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Online enrollment program increases in popularity

An admission to Princeton University is no longer necessary to enroll in its courses thanks to the recent explosion of massive open online courses, or MOOCs.

MOOCs are free online classes that are taught by professors from universities around the world.  Enrollment in these classes varies from a couple hundred to a couple thousand students. The classes typically last several weeks, with a video lecture followed by discussions and assignments.

“You have this great captive audience that is really interested in what you have to present,” said Jennifer Taylor, the lead science teacher at the University of Miami Global Academy and the instructor for the MOOC on biology launched by the academy.

Sophomore Ana Gil used iTunes U, an application that features 500,000 free lectures, in high school to help improve her French.

“I used iTunes U in high school to reinforce what I was learning,” she said.

The term MOOC was coined in 2008, but the concept took off in 2012 when two professors at Stanford University launched Coursera, a website that offered free college classes.

According to an article reported in The New York Times, Coursera now has more than two million students enrolled and offers more than 200 classes in a wide range of topics.

While Coursera is the most popular, other schools and institutions are quickly following in its footsteps.

Alberto Cairo, a professor of graphic design in the School of Communication, taught a six-week MOOC this past fall semester titled introduction to infographics and data visualization.  The class was sponsored by the Knight Center for Journalism in the Americas.

“It was an enriching experience,” he said. “The MOOC was tailored to journalists but we also had scientists, healthcare people, business people, PR people and others.”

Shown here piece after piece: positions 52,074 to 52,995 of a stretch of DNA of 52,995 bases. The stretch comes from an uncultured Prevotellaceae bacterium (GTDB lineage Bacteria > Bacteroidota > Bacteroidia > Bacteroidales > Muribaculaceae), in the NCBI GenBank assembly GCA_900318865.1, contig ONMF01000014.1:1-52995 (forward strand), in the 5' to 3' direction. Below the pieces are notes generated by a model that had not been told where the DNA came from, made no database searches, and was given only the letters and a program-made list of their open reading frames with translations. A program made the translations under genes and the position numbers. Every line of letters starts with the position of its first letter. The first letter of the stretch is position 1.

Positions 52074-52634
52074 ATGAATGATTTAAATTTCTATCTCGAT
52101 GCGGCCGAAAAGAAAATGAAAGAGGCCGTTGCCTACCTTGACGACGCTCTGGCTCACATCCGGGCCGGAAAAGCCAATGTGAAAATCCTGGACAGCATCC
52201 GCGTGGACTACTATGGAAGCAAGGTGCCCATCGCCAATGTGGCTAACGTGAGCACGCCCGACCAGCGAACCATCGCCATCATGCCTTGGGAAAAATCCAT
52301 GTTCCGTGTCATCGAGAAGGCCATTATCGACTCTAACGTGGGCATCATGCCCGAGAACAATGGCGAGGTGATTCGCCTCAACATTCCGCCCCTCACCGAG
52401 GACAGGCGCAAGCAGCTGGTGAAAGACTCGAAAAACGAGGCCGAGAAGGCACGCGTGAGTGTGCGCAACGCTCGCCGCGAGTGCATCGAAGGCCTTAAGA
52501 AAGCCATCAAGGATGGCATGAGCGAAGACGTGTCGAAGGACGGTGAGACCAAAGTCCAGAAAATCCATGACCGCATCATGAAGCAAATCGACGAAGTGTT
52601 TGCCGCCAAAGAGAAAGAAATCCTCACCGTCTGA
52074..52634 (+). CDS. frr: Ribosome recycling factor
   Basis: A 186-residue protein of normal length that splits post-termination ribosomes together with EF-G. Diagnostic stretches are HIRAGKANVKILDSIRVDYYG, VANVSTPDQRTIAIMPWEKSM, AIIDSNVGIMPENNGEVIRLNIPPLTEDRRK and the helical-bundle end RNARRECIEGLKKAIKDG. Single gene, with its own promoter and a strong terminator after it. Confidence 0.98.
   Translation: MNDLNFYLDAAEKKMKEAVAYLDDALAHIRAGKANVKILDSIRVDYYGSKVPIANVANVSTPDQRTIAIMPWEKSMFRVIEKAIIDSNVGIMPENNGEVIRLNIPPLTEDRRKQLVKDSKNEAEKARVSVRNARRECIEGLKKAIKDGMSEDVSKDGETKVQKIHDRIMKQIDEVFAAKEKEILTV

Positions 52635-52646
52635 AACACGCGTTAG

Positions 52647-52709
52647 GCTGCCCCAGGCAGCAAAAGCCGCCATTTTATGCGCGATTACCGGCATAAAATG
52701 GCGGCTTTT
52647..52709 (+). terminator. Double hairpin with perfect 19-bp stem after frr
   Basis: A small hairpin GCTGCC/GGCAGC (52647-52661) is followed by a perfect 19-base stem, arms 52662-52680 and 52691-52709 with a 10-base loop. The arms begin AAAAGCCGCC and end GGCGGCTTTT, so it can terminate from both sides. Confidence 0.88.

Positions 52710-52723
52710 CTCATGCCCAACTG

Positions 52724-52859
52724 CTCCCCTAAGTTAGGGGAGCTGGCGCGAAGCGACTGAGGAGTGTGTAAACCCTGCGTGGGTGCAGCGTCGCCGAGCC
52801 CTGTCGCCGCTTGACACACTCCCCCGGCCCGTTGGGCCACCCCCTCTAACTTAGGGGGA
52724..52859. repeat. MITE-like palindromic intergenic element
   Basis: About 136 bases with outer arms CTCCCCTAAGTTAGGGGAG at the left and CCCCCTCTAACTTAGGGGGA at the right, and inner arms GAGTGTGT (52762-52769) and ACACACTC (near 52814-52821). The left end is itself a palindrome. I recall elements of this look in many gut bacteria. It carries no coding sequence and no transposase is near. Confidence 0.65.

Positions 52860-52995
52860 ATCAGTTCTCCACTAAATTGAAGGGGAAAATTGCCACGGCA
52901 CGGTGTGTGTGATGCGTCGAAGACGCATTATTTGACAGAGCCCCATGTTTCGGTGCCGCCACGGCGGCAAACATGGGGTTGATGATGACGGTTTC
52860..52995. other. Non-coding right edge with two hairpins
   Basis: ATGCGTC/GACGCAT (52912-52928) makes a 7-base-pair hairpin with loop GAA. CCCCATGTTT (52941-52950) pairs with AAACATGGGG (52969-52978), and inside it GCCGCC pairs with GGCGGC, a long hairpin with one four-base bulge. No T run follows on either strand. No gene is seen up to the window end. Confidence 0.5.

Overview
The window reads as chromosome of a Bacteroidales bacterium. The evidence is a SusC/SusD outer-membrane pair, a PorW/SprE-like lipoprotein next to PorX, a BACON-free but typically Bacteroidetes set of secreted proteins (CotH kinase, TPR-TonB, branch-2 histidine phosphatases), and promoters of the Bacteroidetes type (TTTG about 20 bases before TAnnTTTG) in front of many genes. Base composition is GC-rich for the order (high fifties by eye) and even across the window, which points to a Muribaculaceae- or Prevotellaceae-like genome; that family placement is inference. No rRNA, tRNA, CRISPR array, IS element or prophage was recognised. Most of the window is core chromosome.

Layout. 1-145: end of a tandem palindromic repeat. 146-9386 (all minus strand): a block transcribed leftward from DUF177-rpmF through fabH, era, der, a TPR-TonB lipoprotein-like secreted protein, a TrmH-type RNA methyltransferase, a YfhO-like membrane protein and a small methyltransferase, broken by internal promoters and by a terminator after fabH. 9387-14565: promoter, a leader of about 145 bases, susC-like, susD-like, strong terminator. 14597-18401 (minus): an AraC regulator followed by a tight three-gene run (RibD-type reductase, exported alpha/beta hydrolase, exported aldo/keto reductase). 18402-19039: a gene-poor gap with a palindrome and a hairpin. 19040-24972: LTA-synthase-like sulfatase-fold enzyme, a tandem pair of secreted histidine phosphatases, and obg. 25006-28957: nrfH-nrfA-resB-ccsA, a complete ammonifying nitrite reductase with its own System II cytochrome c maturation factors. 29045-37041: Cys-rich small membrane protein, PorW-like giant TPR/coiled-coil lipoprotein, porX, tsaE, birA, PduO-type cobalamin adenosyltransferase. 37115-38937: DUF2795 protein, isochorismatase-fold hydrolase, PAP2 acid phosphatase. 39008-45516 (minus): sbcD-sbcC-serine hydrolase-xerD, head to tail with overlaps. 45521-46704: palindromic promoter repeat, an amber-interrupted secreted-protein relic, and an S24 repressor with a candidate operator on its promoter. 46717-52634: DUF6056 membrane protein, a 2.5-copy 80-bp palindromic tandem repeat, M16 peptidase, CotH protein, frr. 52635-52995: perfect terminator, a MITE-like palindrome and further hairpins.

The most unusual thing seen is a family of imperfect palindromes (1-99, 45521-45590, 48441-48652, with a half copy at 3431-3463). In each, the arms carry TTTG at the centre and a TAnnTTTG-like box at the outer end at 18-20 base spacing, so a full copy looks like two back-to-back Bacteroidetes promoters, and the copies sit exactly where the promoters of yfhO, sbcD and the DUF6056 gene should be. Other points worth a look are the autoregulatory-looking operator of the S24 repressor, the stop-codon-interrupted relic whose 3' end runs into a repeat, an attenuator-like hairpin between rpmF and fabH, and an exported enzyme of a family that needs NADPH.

Cairo had previously taught online classes for universities in Spain and the United States but not at the scale of a MOOC, which often has thousands of students.

“I want to do this as an experiment with the platform, with the experience,” Cairo said.

The course was so popular that the Knight Center had to cap enrollment at 5,000 students, and is now offering the course again.

At the end of November, UMGA launched the first MOOC geared specifically toward high school students. UMGA is the official online middle and high school of the University of Miami.

According to Craig Wilson, the head of UMGA, the class was a “rarity in the MOOC sphere” because the majority of MOOCs are at the college level and above.

The academy’s MOOC was a review for the SAT II biology subject test.

“I really wanted to provide something that would be of real service to the students,” Taylor said.

For Taylor, one of the main benefits of a MOOC is its ability to reach a wide audience.

“We are able to help a lot of students in this format,” she said. “They could get high quality prep from their home.”

Cairo believes that a MOOC can replace most introductory classes but is not an adequate substitute for a higher-level course.

“A MOOC can give you foundations but only that much,” he said.

January 16, 2013

Reporters

Alysha Khan

Online Editor


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